Why you won't see UN blue helmets in Afghanistan
The UN votes this week on the makeup of peacekeeping forces.
With the Afghan capital of Kabul quieter than expected, the interim Afghan government is lobbying to limit the size and scope of a multinational peacekeeping force.
But the West is taking no chances, forging ahead with efforts to stabilize the volatile country by sending the first elements of a peacekeeping force that will arrive on Saturday.
US Defense Secretary Donald Rumsfeld, in a lightning visit to Afghanistan Sunday, reiterated the need for a force of 5,000 to 6,000. And in a recent tour of Kabul, British Maj. Gen. John McColl surveyed how to deploy the first of the peacekeepers by Dec. 22, when the interim government takes office.
Afghan leaders such as Defense Minister Mohammed Quassim Fahim have said they want a maximum of 1,000 foreign troops, and only to secure government offices in the capital.
Afghan Foreign Minister Abdullah Abdullah has said he wants the force deployed on the basis of Chapter VI of the UN charter, which does not explicitly allow the use of force. Nations likely to participate have said they want to do so under Chapter VII, which permits the use of force.
But if there's anything all parties agree on, it's that the force should not be led by the United Nations. And UN officials agree, going to great pains to clarify that the force is definitely not a UN enterprise.
"We're not in the enforcement business, and we're going to be very skeptical about being thrust into situations where we can't succeed," says one UN peacekeeping official.
That doesn't mean the UN is getting out of the peacekeeping business, say UN officials. Rather, they're breaking with the 1990s tendency to use the world body as peacekeepers of first resort.
Analysts credit the world body with learning lessons from disastrous campaigns in Somalia and Bosnia, which explains much of why UN blue helmets were considered only the third-best option for Afghanistan's tricky situation: They lacked the full backing of ruling parties on the ground.
Instead, the UN Security Council this week will likely give its stamp of approval to a British-led "coalition of the willing" that includes a first-ever European Union contingent and troops from several Muslim nations.
"The UN doesn't want responsibility for a high-risk, low-yield mission," says David Phillips, deputy director of the Center for Preventive Action at the Council on Foreign Relations. "It would much rather focus on civilian peace-building and reconstruction, a role it's much more comfortable with and adept at."
Indeed, UN operations are expanding from humanitarian relief and political mediation to such post-conflict activities as voter registration, census-taking, job training to lure soldiers away from fighting, and crop conversion to wean poppy farmers from the heroin trade.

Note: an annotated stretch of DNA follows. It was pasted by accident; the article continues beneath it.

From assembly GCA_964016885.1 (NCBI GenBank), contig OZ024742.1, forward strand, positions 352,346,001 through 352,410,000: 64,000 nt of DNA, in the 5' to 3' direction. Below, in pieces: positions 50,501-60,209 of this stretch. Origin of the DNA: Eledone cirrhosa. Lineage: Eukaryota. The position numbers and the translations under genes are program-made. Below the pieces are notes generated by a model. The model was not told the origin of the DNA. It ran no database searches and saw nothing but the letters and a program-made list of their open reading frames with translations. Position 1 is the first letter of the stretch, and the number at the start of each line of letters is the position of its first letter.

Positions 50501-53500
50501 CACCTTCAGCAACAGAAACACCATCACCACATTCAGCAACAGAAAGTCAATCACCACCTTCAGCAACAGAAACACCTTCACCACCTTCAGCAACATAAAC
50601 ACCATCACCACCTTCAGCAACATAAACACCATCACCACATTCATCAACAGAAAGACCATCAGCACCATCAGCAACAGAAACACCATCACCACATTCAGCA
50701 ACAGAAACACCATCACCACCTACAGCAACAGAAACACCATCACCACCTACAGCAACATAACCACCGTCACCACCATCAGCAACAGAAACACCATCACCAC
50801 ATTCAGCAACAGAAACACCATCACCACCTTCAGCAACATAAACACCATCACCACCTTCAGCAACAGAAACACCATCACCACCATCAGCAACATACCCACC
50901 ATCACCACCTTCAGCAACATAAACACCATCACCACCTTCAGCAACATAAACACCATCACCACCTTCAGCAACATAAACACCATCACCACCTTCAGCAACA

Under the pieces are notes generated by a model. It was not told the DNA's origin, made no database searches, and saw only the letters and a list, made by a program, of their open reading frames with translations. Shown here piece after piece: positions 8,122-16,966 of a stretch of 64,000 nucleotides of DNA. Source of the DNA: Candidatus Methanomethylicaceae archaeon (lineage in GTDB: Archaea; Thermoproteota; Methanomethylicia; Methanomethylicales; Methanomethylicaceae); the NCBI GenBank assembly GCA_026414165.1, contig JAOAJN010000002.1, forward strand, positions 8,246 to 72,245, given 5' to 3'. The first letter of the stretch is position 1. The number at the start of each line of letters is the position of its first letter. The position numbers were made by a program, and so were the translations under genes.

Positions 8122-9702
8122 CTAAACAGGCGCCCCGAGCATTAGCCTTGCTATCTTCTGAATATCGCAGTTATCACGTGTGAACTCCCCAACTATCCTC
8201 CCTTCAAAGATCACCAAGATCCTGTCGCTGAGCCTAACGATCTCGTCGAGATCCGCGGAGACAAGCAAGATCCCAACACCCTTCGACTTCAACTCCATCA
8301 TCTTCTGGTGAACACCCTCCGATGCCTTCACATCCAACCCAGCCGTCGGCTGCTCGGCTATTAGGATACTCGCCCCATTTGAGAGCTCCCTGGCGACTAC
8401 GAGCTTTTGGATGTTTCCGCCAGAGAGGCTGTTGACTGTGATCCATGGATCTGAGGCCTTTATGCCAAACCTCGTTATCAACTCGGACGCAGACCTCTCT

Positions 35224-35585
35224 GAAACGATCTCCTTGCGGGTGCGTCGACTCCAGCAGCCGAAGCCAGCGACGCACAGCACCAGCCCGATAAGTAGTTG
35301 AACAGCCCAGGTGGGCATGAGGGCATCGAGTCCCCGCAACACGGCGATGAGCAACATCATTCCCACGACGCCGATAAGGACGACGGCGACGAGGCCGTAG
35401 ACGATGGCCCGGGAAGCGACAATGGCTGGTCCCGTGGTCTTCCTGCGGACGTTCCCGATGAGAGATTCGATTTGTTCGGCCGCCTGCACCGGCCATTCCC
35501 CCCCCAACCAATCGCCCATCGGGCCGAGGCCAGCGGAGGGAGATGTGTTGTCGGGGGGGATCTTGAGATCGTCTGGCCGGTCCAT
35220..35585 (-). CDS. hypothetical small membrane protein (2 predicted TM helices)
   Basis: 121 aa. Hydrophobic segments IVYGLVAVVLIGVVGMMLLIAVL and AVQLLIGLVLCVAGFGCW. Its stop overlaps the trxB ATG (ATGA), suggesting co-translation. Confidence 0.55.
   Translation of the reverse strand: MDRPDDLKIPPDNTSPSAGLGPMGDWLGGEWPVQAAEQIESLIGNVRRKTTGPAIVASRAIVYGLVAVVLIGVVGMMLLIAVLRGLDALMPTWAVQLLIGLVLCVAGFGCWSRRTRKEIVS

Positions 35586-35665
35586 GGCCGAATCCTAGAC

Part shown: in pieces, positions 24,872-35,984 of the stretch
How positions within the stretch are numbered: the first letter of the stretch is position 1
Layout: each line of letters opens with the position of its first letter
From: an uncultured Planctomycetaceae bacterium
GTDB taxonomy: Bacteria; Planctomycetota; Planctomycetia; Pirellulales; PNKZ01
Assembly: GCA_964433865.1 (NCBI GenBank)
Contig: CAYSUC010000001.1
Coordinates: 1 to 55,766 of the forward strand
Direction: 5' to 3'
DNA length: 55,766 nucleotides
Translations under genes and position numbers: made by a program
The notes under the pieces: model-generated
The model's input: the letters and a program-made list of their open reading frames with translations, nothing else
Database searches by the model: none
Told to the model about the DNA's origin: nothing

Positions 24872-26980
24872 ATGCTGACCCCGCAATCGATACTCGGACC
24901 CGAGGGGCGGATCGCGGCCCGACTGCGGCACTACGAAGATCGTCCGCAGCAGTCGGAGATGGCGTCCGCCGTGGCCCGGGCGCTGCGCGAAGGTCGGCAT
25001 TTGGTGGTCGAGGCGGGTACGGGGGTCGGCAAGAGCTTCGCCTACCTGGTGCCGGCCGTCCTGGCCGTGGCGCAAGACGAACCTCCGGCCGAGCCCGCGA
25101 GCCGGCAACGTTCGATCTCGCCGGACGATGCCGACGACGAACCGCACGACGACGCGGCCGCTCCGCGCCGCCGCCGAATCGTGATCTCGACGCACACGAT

"The UN can't simply go in and assert what it thinks a viable nation emerging from conflict ought to be," says John Hirsch, vice president of the International Peace Academy. "What it needs instead is a set of decisions from the local actors as to what sort of political arrangements they want. Then the UN can support them."
The image of UN peacekeeping became tarnished after failed missions in Somalia in the 1990s and in Bosnia, where the neutral UN force didn't stop Bosnian Serbs from killing thousands.
In 2000, Secretary-General Kofi Annan submitted his organization to the scrutiny of a panel of experts led by Lakhdar Brahimi, the current UN envoy to Afghanistan.
The Brahimi panel recommended that UN peacekeepers never again be used as "peace-builders," or sent in without sufficient financial or political support, and without "robust rules of engagement" to defend themselves or act against those who seek to undermine peace accords.
Intimately familiar with Afghanistan, Mr. Brahimi was quick to note that historically, the country has not taken kindly to
invaders or interlopers. His first option was for an all-Afghan force. But given the level of distrust and rivalry among Afghans, the parties to the Bonn negotiations were more receptive to a second possibility: a "coalition of the willing." Unlike a UN-led force, it could be quickly deployed - and quickly withdrawn.
"There seems to be widespread consensus here that we should not allow ourselves to be set up for failure," says a UN peacekeeping official, on condition of anonymity. "So we will have a large role in Afghanistan, but the military component is not it. And that suits us extremely well."
As the situation in Afghanistan unfolds, some predict the UN role may follow the pattern of Kosovo and East Timor and become a model for future conflicts. In those case, a third party with a vested interest seized the initiative, and the UN worked toward promoting good governance and preventing a recurrence of hostilities.
In Kosovo, NATO took the lead in a conflict in its backyard; in East Timor, neighboring Australia swung into action.
As in Afghanistan, there may always be a need for unilateralism that cuts through red tape and arduous consensus-building, says Brett Schaefer, a policy analyst in The Heritage Foundation's UN Assessment Project.
"The world doesn't fall into neat categories all the time," Mr. Schaefer says. "Just because a mission is multilateral doesn't ensure it will be effective, successful, or even appropriate option to take."